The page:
Are your legal fees too high? Too low? Just right?
Pricing legal services is more art than science. If your rates are too low, you’re selling yourself short. If they’re too high, you’re driving away business.
How to find the sweet spot?
One way is to research your competition. Look at other firms in your geographic and practice areas. What do they charge for the services you offer?
“See how their consumers are responding to their set prices,” writes Lauren Wingo in this article on the US Chamber of Commerce website CO. “This doesn’t necessarily mean you must price your services the same, but it does give you a basic understanding of how services are being priced within your industry while gauging consumer interest.”
Another tip: decide whether to charge by the hour, by the project, or a combination of the two.
“If you know the amount of time it’ll take you to perform a service, you may prefer to charge by project in order to simplify the process,” writes Wingo. “If you’re offering a service that’s generally centered around your time, an hourly rate is usually the best pricing model. A third, less common option is utilizing a variable price point so you price your services depending on the consumer.”
Read “How to Price Your Business Services,” by Lauren Wingo, here.
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ABA Model Rule of Professional Conduct 1.5: Fees
(a) A lawyer shall not make an agreement for, charge, or collect an unreasonable fee or an unreasonable amount for expenses. The factors to be considered in determining the reasonableness of a fee include the following:
(1) the time and labor required, the novelty and difficulty of the questions involved, and the skill requisite to perform the legal service properly;
(2) the likelihood, if apparent to the client, that the acceptance of the particular employment will preclude other employment by the lawyer;
(3) the fee customarily charged in the locality for similar legal services;
(4) the amount involved and the results obtained;
(5) the time limitations imposed by the client or by the circumstances;
(6) the nature and length of the professional relationship with the client;
(7) the experience, reputation, and ability of the lawyer or lawyers performing the services; and
(8) whether the fee is fixed or contingent.
(b) The scope of the representation and the basis or rate of the fee and expenses for which the client will be responsible shall be communicated to the client, preferably in writing, before or within a reasonable time after commencing the representation, except when the lawyer will charge a regularly represented client on the same basis or rate. Any changes in the basis or rate of the fee or expenses shall also be communicated to the client.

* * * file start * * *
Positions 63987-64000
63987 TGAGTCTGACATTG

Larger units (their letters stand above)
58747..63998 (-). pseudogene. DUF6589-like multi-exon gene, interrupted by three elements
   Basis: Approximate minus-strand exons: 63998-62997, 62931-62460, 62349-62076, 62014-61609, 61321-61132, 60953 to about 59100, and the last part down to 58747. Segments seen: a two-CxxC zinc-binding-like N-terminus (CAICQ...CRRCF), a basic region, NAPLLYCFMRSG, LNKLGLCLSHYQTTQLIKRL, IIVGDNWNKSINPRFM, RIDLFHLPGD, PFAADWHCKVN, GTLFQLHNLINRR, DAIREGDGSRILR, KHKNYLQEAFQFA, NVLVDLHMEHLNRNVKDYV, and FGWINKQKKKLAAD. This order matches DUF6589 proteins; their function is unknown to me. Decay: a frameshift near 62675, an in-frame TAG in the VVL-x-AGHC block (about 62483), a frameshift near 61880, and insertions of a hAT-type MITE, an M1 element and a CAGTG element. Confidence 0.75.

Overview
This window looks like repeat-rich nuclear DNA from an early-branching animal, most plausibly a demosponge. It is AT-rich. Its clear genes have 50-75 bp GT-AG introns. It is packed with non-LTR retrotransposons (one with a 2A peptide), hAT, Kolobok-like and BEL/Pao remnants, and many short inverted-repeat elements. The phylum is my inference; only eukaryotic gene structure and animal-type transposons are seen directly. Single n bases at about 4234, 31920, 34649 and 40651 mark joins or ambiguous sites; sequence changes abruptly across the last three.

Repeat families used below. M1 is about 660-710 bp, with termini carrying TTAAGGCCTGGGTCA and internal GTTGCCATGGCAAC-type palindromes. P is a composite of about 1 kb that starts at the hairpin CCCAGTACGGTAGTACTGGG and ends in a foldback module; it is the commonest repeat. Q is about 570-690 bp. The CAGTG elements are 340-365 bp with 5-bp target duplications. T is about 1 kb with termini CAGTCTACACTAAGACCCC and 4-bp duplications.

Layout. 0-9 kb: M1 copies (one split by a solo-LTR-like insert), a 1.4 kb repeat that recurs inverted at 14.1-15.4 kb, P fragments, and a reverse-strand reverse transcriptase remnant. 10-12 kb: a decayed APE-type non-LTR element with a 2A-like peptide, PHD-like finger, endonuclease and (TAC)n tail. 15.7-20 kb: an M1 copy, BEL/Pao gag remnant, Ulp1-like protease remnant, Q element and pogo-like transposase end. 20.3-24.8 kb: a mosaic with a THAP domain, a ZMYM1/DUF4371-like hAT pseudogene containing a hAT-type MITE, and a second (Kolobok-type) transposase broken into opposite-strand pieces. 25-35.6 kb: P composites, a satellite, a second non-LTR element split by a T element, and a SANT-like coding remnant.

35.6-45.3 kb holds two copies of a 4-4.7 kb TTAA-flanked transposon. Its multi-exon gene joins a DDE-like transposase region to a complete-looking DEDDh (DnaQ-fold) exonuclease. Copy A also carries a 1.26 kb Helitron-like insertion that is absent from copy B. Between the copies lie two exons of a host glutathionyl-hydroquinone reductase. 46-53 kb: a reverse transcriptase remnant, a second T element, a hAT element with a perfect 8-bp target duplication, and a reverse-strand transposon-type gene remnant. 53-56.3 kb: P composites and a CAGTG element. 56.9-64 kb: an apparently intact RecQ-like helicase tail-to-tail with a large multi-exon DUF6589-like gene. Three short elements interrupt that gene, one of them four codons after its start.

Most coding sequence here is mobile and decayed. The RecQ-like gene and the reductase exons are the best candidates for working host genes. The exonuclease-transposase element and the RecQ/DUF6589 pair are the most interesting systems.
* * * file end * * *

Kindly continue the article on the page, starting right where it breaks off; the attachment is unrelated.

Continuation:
(c) A fee may be contingent on the outcome of the matter for which the service is rendered, except in a matter in which a contingent fee is prohibited by paragraph (d) or other law. A contingent fee agreement shall be in a writing signed by the client and shall state the method by which the fee is to be determined, including the percentage or percentages that shall accrue to the lawyer in the event of settlement, trial or appeal; litigation and other expenses to be deducted from the recovery; and whether such expenses are to be deducted before or after the contingent fee is calculated. The agreement must clearly notify the client of any expenses for which the client will be liable whether or not the client is the prevailing party. Upon conclusion of a contingent fee matter, the lawyer shall provide the client with a written statement stating the outcome of the matter and, if there is a recovery, showing the remittance to the client and the method of its determination.
(d) A lawyer shall not enter into an arrangement for, charge, or collect:
(1) any fee in a domestic relations matter, the payment or amount of which is contingent upon the securing of a divorce or upon the amount of alimony or support, or property settlement in lieu thereof; or
(2) a contingent fee for representing a defendant in a criminal case.
(e) A division of a fee between lawyers who are not in the same firm may be made only if:
(1) the division is in proportion to the services performed by each lawyer or each lawyer assumes joint responsibility for the representation;
(2) the client agrees to the arrangement, including the share each lawyer will receive, and the agreement is confirmed in writing; and
(3) the total fee is reasonable.
Source: US Chamber of Commerce and ABA Model Rules of Professional Conduct
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